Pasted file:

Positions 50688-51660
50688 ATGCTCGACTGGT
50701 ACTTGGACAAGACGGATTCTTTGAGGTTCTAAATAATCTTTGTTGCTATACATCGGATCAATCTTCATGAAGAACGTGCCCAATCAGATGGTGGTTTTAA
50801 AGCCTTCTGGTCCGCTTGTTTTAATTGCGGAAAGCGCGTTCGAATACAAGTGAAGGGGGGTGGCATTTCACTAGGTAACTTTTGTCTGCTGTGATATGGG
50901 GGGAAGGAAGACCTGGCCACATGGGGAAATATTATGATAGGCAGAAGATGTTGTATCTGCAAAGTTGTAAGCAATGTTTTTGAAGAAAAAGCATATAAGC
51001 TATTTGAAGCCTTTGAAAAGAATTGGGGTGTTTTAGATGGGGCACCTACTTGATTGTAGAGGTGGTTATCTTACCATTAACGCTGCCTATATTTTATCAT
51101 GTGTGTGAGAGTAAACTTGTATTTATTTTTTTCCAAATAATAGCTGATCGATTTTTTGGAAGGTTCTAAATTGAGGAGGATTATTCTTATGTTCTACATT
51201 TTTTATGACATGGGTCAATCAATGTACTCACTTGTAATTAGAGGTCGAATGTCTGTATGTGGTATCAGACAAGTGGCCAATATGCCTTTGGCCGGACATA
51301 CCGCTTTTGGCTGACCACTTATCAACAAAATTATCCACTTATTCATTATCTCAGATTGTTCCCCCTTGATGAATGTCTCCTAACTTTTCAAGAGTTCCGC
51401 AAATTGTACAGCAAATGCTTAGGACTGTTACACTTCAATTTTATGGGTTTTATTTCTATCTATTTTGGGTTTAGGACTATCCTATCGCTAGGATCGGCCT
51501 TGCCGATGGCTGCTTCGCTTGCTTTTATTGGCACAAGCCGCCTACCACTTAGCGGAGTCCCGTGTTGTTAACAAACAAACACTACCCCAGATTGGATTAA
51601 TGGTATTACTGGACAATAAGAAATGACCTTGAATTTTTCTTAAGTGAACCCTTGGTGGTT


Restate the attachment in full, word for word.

Positions 50688-51660
50688 ATGCTCGACTGGT
50701 ACTTGGACAAGACGGATTCTTTGAGGTTCTAAATAATCTTTGTTGCTATACATCGGATCAATCTTCATGAAGAACGTGCCCAATCAGATGGTGGTTTTAA
50801 AGCCTTCTGGTCCGCTTGTTTTAATTGCGGAAAGCGCGTTCGAATACAAGTGAAGGGGGGTGGCATTTCACTAGGTAACTTTTGTCTGCTGTGATATGGG
50901 GGGAAGGAAGACCTGGCCACATGGGGAAATATTATGATAGGCAGAAGATGTTGTATCTGCAAAGTTGTAAGCAATGTTTTTGAAGAAAAAGCATATAAGC
51001 TATTTGAAGCCTTTGAAAAGAATTGGGGTGTTTTAGATGGGGCACCTACTTGATTGTAGAGGTGGTTATCTTACCATTAACGCTGCCTATATTTTATCAT
51101 GTGTGTGAGAGTAAACTTGTATTTATTTTTTTCCAAATAATAGCTGATCGATTTTTTGGAAGGTTCTAAATTGAGGAGGATTATTCTTATGTTCTACATT
51201 TTTTATGACATGGGTCAATCAATGTACTCACTTGTAATTAGAGGTCGAATGTCTGTATGTGGTATCAGACAAGTGGCCAATATGCCTTTGGCCGGACATA
51301 CCGCTTTTGGCTGACCACTTATCAACAAAATTATCCACTTATTCATTATCTCAGATTGTTCCCCCTTGATGAATGTCTCCTAACTTTTCAAGAGTTCCGC
51401 AAATTGTACAGCAAATGCTTAGGACTGTTACACTTCAATTTTATGGGTTTTATTTCTATCTATTTTGGGTTTAGGACTATCCTATCGCTAGGATCGGCCT
51501 TGCCGATGGCTGCTTCGCTTGCTTTTATTGGCACAAGCCGCCTACCACTTAGCGGAGTCCCGTGTTGTTAACAAACAAACACTACCCCAGATTGGATTAA
51601 TGGTATTACTGGACAATAAGAAATGACCTTGAATTTTTCTTAAGTGAACCCTTGGTGGTT